Two Christian street preachers have been convicted of religiously aggravated harassment after quoting from the King James Bible when asked questions about Islam and homosexuality by hecklers. The prosecution claimed that in the context of modern society this "must be considered to be abusive and is a criminal matter".
Originally four men had been accused. However, the Crown prosecution Service (CPS) dropped the charges against one before the trial began and the case against another was dismissed part way through the four-day trial as the court ruled there was no case to answer. However, Michael Overd and Michael Stockwell were convicted. After the trial their solicitor, Michael Phillips said:
"This prosecution is nothing more than a modern-day heresy trial – dressed up under the public order act."
A Barnabas Aid staff member who acted as an expert witness for the defence affirmed that what the men has said was an orthodox biblical understanding of the Christian faith as it has been historically understood. Both the conviction and the claims made by the CPS prosecutor raise considerable concerns about the UK’s longstanding constitutional commitment to freedom of religion and freedom of speech.
First, because the transcript of what the preachers said – which was filmed by them – shows that although they were subjected to considerable verbal and crude abuse by hecklers, they responded politely. Yet the police choose to arrest them instead of the hecklers.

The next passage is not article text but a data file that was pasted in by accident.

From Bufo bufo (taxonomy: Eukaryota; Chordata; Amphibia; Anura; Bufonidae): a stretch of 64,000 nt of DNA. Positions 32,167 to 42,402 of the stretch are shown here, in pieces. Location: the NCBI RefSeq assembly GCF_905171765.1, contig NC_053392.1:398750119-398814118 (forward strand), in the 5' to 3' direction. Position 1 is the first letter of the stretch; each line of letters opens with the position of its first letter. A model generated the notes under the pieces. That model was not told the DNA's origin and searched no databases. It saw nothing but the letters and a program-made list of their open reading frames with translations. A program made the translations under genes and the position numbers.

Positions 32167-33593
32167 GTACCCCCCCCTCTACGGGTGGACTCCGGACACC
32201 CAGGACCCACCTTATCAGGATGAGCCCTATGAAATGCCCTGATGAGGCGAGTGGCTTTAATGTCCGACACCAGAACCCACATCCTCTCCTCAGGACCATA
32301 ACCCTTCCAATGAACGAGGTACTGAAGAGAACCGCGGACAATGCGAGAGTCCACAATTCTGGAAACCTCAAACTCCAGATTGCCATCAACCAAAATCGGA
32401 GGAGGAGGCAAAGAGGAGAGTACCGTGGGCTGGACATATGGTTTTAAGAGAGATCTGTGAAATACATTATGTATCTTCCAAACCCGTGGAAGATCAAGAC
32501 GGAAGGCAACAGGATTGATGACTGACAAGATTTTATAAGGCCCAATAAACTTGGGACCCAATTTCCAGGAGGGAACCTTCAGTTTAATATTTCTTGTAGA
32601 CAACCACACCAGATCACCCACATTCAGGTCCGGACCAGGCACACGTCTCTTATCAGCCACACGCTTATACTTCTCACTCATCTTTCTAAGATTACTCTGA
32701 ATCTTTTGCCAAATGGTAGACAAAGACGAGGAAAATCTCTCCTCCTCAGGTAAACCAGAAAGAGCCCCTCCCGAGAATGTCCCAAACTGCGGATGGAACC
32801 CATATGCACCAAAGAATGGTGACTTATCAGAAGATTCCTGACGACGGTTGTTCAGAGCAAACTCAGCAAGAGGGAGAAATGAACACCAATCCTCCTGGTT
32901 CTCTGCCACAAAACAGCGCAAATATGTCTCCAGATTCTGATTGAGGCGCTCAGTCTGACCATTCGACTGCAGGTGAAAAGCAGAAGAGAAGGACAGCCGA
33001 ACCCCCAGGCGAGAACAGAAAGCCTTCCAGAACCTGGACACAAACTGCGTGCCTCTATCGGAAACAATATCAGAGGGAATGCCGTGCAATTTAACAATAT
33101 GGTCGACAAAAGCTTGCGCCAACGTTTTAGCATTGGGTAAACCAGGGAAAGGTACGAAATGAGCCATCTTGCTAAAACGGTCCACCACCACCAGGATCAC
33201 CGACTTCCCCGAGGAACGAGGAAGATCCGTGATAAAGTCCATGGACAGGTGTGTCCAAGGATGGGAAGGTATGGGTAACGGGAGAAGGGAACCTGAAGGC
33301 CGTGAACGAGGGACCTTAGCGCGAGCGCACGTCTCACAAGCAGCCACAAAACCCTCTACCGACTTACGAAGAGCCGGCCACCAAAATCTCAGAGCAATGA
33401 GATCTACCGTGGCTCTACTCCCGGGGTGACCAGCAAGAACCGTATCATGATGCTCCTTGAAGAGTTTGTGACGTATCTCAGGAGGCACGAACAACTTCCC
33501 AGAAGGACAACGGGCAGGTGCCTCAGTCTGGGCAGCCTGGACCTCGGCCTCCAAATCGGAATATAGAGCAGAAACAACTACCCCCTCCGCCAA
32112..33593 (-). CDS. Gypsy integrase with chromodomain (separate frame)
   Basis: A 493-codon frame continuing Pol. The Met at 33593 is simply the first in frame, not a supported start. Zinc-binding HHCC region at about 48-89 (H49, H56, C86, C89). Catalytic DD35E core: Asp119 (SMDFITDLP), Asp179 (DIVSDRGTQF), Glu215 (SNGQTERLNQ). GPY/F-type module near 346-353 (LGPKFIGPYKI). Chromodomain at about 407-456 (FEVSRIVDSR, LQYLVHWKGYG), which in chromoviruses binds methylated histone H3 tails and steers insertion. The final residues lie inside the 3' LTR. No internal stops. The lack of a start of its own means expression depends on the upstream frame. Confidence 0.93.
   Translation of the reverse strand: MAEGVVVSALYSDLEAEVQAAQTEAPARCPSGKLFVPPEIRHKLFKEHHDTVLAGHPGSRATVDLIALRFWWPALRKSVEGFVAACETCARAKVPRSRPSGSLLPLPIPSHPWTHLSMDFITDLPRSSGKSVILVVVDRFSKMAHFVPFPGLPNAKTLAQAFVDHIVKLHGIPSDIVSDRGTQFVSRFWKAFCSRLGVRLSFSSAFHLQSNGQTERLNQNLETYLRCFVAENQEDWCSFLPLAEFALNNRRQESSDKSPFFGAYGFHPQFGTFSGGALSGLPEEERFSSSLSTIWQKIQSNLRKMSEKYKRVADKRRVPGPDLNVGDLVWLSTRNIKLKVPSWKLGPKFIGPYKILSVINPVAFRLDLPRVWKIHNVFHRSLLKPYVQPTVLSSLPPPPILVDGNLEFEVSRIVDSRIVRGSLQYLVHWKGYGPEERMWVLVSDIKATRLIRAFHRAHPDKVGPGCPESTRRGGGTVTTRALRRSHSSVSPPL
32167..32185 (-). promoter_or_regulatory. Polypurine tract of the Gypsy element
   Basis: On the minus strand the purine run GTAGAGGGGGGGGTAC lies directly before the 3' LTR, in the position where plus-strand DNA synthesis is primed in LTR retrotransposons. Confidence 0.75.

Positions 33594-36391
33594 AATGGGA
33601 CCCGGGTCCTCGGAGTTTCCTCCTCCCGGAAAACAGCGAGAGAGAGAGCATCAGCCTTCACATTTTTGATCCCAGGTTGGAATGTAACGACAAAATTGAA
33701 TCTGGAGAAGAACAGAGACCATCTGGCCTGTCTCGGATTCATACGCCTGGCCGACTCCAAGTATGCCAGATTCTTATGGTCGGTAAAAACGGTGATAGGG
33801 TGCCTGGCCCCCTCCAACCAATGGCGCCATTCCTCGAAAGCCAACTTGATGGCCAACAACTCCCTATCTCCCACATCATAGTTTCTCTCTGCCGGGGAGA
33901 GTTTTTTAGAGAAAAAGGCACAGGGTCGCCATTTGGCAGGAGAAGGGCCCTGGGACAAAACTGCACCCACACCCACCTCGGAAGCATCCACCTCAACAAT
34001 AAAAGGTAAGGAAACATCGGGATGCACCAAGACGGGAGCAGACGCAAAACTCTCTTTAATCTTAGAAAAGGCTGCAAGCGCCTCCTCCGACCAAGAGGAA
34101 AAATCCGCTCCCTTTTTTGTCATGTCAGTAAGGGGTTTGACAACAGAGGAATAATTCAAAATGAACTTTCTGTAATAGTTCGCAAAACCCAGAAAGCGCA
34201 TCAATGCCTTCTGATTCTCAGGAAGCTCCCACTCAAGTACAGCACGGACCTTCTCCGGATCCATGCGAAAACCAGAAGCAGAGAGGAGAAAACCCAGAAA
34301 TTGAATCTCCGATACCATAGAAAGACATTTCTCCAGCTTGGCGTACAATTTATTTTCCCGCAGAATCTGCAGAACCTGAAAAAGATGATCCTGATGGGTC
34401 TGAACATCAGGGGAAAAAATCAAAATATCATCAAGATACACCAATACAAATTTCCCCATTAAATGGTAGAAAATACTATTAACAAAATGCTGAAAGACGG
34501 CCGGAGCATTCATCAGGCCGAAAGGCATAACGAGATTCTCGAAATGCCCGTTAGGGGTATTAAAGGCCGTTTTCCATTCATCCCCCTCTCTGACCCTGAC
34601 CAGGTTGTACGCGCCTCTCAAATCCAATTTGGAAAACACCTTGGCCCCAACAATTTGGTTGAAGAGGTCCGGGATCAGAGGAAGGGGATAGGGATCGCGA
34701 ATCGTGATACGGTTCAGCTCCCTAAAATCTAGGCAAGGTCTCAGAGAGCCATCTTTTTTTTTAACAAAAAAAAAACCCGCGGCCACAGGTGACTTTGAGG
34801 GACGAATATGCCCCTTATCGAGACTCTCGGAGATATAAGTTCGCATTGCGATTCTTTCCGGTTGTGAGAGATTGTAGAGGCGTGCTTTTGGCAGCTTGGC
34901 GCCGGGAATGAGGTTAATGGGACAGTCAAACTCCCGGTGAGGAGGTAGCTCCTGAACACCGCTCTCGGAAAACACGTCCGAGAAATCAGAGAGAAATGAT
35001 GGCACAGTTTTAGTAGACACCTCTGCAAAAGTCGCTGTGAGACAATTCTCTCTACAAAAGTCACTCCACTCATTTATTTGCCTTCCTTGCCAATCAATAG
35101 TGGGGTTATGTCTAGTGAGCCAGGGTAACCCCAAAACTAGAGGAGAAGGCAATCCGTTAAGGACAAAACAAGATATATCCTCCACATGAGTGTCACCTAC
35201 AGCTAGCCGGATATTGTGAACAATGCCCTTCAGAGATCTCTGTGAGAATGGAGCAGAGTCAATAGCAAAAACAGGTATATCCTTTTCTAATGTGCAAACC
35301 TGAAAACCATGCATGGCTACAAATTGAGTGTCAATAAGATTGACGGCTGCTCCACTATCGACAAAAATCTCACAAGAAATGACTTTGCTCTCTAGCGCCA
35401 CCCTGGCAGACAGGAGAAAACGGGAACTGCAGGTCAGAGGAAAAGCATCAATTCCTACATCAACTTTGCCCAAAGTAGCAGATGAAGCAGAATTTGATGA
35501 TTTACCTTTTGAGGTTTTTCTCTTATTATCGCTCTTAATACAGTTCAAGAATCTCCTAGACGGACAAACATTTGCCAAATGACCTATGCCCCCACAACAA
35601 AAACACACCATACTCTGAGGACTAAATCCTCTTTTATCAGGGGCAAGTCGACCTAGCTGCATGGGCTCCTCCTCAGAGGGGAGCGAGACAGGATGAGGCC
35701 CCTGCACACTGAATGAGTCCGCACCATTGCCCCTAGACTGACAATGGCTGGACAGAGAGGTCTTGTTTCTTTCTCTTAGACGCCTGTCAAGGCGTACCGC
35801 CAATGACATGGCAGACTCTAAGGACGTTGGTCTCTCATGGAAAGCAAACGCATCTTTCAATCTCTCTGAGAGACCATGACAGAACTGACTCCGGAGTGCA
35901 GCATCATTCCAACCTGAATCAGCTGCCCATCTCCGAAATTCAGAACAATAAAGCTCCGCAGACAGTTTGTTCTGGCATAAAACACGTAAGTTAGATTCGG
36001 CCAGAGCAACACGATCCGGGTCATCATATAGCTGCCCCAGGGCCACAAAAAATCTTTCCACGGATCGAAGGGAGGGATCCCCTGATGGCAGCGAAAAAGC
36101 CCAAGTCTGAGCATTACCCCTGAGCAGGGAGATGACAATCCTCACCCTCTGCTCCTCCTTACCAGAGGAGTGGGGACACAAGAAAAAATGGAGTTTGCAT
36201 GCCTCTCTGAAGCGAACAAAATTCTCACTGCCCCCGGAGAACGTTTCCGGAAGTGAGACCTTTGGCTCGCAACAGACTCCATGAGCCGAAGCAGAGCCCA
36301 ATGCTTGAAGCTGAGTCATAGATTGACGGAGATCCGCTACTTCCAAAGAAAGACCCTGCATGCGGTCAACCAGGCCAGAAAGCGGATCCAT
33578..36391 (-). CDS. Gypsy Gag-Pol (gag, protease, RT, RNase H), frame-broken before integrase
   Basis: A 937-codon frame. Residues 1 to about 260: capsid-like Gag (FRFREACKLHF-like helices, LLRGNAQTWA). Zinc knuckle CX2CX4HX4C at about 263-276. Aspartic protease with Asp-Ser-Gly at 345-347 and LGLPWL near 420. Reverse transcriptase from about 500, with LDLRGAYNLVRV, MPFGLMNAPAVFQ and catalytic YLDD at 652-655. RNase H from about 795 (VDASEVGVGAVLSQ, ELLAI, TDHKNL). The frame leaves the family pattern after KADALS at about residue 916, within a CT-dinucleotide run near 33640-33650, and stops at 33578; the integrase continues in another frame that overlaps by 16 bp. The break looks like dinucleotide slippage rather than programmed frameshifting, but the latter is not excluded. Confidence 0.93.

Secondly, as we report elsewhere in this week’s Christian Action the Waddington amendment introduced in 2008 by former Home Secretary David Waddington, who died this week, specifically protects “discussion or criticism of sexual conduct or practices or the urging of persons to refrain from or modify such conduct or practices.”
Thirdly, and even more importantly, the claims of the prosecutor that merely quoting the Bible is both abusive and criminal goes to the very heart and foundation of freedom of religion in the UK. What the men were preaching was biblical Christianity. The CPS lawyer was therefore in effect claiming that it is no longer legal to speak publicly about some aspects of this.
In fact, an act of parliament passed in 1559 during the reign of Elizabeth 1 created the foundation for freedom of religion in Britain by setting out separate spheres of authority for the Church and the state. The Church was forbidden from swearing allegiance to any foreign power, while the state was prohibited from interfering in either the sacraments or the interpretation of Scripture. Although this initially only applied to the Anglican Church it laid the foundations for freedom of religion for Christians of all denominations and ultimately members of all faiths. The 1559 Act is of such importance that it has in fact been affirmed by every subsequent English sovereign, including HM Queen Elizabeth II, in their coronation oath.
As the trial took place in a magistrates court both Mr Overd and Mr Stockwell have a right to a retrial in the crown court which is likely to place in the next 3-4 months. The outcome is of vital importance to the place of freedom of religion and freedom of speech in the British constitution.